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MUNICH — Call it German Cinema Idol.
When Germany’s most successful commercial filmmaker, Michael “Bully” Herbig, needed a new marketing twist to promote his latest project, he decided to capitalize on the country’s craze for “American Idol”-style talent shows and set up a national televised search for the film’s cast.
The idea was a master stroke for a director whose marketing moxie is, within the industry, almost as legendary as his boxoffice success. Herbig’s new film, “Vicky and the Strong Men,” is a live-action adventure based on the 1970s animated series “Vicky the Viking,” about a clever Viking boy and a pack of mighty but dim-witted adult warriors.
While the series remains a classic in Germany, the film will feature a cast of unknowns. By casting the show on TV, Herbig aims to make those nobodies household names.
The show, “Bully Seeks the Strong Men,” a series of six two-hour weekly episodes co-produced by Herbig’s company HerbX films, premiered April 15 on commercial channel ProSieben. There were 4,400 applicants for the six open parts of adult Vikings Faxe, Tjure, Snorre, Ulme, Urobe and Gorm. (Herbig cast Vicky, the young star, off camera.)
Shooting on the film will start in mid-July.
“You can’t compare this with other talent shows,” HerbX promotion agent Ilona Huettersen says, “because we are really casting a movie by Germany’s most popular director.”
The show’s jury consists of Herbig, well-known actor Juergen Vogel and sexy but hard-nosed film producer Rita Serra-Roll (who cast Herbig’s “Manitu’s Shoe,” the highest-grossing German film of all time). Each week they put the contestants through their paces and select six more aspiring thespians, one for each role up for grabs.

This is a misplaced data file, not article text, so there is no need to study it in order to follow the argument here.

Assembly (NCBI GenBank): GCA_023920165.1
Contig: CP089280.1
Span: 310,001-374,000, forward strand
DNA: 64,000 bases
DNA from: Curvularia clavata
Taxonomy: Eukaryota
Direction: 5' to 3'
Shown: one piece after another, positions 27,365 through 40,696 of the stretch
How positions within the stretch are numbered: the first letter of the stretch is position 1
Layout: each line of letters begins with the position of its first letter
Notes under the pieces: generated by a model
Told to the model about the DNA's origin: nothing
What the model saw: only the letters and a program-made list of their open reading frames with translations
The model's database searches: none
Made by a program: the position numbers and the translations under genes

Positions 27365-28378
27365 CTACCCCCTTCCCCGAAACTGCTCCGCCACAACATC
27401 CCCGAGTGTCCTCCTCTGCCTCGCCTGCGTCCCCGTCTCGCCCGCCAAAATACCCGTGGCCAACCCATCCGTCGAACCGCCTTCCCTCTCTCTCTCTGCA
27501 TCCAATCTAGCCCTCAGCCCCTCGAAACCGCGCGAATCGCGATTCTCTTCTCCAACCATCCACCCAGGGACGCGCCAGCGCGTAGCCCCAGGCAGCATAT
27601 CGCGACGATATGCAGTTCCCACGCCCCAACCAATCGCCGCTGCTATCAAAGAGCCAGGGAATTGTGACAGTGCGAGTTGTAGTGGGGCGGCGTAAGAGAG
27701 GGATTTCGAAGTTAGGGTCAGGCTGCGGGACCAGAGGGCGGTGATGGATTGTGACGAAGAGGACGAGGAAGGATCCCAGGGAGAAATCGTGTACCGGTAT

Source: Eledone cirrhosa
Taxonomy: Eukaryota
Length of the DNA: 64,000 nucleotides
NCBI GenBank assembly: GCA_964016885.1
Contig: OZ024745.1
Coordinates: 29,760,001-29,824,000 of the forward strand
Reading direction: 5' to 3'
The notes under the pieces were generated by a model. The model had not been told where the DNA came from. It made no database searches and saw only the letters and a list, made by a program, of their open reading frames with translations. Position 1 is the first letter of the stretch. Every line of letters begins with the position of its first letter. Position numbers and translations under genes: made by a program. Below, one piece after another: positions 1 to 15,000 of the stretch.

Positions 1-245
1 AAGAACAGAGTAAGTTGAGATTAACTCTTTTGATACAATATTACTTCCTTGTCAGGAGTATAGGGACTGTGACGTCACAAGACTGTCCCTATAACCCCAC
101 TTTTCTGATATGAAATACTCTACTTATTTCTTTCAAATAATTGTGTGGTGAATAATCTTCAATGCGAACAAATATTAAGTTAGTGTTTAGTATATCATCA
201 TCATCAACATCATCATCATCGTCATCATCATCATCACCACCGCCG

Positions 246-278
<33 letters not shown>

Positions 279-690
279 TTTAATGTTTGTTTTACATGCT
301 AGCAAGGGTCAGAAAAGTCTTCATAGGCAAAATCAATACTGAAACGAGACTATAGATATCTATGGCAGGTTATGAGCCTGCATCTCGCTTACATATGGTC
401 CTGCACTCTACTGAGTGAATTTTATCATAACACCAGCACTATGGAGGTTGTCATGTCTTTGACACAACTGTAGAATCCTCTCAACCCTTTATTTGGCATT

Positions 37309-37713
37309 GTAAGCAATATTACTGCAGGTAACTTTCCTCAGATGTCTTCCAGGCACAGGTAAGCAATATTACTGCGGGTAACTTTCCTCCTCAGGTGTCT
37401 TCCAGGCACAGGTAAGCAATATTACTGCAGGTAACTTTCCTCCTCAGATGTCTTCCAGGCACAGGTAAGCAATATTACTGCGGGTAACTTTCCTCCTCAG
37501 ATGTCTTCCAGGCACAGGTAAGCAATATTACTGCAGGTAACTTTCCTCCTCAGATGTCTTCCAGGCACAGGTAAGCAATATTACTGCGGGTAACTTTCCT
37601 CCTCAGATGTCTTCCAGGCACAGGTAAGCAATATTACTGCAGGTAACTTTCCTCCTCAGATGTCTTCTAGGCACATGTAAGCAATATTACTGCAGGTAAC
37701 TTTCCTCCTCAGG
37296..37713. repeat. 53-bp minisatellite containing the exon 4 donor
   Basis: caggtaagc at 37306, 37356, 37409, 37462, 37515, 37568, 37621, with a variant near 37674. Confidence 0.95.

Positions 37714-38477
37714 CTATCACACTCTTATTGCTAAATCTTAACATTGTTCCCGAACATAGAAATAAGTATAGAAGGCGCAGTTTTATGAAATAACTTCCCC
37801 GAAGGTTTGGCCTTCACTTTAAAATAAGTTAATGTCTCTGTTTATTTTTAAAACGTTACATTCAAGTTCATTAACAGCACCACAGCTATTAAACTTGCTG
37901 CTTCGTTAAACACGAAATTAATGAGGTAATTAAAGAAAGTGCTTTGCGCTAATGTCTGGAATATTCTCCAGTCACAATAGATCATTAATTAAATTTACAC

Because the “Strong Men” are beloved figures from the TV series, the finalists have to resemble the cartoon characters. All the skinny, spacey looking ones, for instance, are up for the part of Gorm, while the heavyweight pork lovers are auditioning for the role of dragon-eater Faxe.
In a stroke of reality TV smarts, Herbig has made teams out of each group of actors contending for a role. The Gorms’ T-shirts are size M, while the Faxe team wears XXXL. The would-be movie stars are sent to comedy coaches and diving instructors (because, at the end of the day, sometimes even Vikings have to abandon ship).
The Ulmes get singing lessons, the Faxes get stage-fighting lessons and the Gorms have to climb 26-foot-high free-standing poles to prove they can do lookout duty atop the main mast.
Then each team performs a comedy sketch for the jury, which decides who will make it to the next round and who will return from his 15 minutes of fame to his local community theater. The final show, broadcast live, pits the final two contestants for each role in a head-to-head showdown.
Like other talent shows, “Strong Men” has likable candidates gaining sympathy by being put through a series of wringers — and the usual suspense of who will make it versus those who will be disappointed.
But there are some differences, the most obvious being that the jury is quite a bit more physically attractive than the contenders. Imagine four men with the same body-mass index as John Goodman stripped down to bathing suits and jumping in slow motion off the high diving board and you might have an idea about why “Strong Men” hasn’t exactly stormed the TV charts in Germany like the “Idol” and “Next Top Model” franchises have.
But the show is certainly generating awareness for the movie, slated for release in 2009. And that, after all, is pretty much the whole point.
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